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Moving a Long Distance? Watch Your Weight

You've just been waiting for a reason to dump that old football gear that you haven't squeezed into since '78…

If you're moving interstate or a long distance within a state, now you've got an excuse, because the costs for your move will most likely dictated by how much stuff you're moving, how heavy your stuff is, and the number of miles the shipment will be traveling to your new home.

That's much different from a local move, which is based on the time involved.

Here's how the moving company determines the actual cost if weight is the primary determinant (always be sure your moving company explains to you how it will be setting the moving estimate).

On the day of your move, your driver will weigh his moving truck before loading any of your items – this gives him the "based weight" of the truck. Upon filling the truck with your household items, the truck is again weighed by the driver, and the difference is the basis of your charges.

Because you're paying for the move, you can ask to be involved in these weigh-ins.

First off, you can obtain a copy of your weight tickets to verify that you are being charged properly -- the tickets will reflect the light weight (also known as tare), and the heavy weight (gross).

If you want to see more, you can witness the weigh-ins at the scale used to weigh the truck with your goods. One reason that you may want to invest the time to do this is to ensure that the actual weights used were just for your shipment, which is important if your shipment is not the only one on the truck. For logistical reasons, trucks often carry goods from several different households on the same truck if they have a similar final destination.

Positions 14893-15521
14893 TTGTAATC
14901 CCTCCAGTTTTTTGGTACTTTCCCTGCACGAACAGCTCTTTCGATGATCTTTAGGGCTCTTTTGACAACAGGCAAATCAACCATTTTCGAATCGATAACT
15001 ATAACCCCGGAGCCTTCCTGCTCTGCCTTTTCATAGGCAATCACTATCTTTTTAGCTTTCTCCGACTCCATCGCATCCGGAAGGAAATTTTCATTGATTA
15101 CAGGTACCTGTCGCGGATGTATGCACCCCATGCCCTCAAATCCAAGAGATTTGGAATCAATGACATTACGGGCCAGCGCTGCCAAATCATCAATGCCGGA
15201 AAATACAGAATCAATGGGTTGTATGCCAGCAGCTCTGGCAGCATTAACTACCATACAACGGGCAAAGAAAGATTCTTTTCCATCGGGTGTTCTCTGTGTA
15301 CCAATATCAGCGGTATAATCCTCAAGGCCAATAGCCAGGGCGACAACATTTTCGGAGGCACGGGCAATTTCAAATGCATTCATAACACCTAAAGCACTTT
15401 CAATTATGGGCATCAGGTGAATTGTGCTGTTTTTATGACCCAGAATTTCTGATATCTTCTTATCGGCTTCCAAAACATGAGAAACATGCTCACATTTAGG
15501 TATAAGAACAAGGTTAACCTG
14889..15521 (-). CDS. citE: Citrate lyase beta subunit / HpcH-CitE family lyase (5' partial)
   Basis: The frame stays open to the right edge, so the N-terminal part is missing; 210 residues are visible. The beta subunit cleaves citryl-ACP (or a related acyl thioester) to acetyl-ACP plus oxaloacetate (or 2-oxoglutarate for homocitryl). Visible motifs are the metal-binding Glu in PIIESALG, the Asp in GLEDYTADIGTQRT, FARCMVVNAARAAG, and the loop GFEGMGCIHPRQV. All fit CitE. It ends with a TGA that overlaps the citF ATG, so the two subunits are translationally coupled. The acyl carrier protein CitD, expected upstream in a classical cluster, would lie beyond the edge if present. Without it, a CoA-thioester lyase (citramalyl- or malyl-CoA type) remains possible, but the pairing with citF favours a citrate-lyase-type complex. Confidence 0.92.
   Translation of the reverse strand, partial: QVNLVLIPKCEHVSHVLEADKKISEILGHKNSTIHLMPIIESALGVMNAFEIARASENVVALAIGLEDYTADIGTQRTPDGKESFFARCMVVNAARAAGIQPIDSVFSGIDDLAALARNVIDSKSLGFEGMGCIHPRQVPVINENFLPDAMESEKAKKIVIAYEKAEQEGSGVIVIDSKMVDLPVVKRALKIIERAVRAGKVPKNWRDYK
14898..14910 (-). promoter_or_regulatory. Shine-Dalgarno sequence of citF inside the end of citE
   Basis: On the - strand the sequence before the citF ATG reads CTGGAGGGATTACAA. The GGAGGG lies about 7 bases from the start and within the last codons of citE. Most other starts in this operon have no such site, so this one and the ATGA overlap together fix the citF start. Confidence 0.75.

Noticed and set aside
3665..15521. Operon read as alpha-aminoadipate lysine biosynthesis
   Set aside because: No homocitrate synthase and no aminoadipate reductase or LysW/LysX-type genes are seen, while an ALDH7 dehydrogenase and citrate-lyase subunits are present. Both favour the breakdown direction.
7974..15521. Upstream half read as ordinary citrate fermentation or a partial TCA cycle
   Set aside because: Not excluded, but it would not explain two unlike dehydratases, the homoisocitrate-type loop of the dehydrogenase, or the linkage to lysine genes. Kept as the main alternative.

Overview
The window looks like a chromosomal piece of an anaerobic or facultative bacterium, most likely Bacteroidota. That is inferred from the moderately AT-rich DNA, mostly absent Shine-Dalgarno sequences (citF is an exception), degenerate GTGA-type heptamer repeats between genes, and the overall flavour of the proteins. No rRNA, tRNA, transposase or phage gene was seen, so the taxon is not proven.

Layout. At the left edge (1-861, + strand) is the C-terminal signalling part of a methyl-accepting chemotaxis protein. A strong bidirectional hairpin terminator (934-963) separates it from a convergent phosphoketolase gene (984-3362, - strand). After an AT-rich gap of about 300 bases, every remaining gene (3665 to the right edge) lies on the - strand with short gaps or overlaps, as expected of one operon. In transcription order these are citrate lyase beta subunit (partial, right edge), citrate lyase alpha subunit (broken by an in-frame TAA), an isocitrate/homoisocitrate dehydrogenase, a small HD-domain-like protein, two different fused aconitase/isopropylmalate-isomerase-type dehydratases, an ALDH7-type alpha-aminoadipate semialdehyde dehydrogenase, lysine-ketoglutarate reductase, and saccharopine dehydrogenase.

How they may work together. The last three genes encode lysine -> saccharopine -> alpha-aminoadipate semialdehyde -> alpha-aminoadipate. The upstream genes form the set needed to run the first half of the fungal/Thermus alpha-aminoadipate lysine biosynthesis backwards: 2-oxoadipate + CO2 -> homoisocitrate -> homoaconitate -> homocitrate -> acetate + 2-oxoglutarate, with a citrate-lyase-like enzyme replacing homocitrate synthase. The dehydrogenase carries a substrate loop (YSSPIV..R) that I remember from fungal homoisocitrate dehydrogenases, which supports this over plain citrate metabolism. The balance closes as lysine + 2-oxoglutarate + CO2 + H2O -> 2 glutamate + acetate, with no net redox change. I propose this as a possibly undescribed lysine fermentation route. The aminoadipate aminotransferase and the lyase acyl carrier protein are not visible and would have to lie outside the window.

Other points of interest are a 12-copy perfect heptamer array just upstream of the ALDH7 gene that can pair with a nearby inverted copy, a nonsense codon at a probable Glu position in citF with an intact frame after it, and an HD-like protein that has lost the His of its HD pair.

You also witness the weigh-in both light and heavy if it puts you further at ease. If you plan on doing this, let your moving company know so they can arrange it with the driver. If for some reason the moving company refuses to offer you the opportunity to see the weighing first hand, it may create some other doubts in your mind about the moving company – think twice about whether it makes sense to go forward with this company.

Cutting the costs for a long-distance move is simple: move less stuff (or less heavy stuff). If you have heavier items that you have not used for a long time, it may be better to dispose of them before moving.

One other factor affecting your move: if you're moving from Kansas to New York, well, you're not in Kansas anymore – the New York end of the journey will cost more because of the differencein labor costs between the two states. Ask the moving companies how this affects the costs.

Also, you might be surprised to learn that the actual weight of your items is much higher than you anticipated. Today's households tend to accumulate more items than was common years ago and this will translate into higher costs for your long-distance move.

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In the Press

A Moving Company's Moving Story
June, 2012

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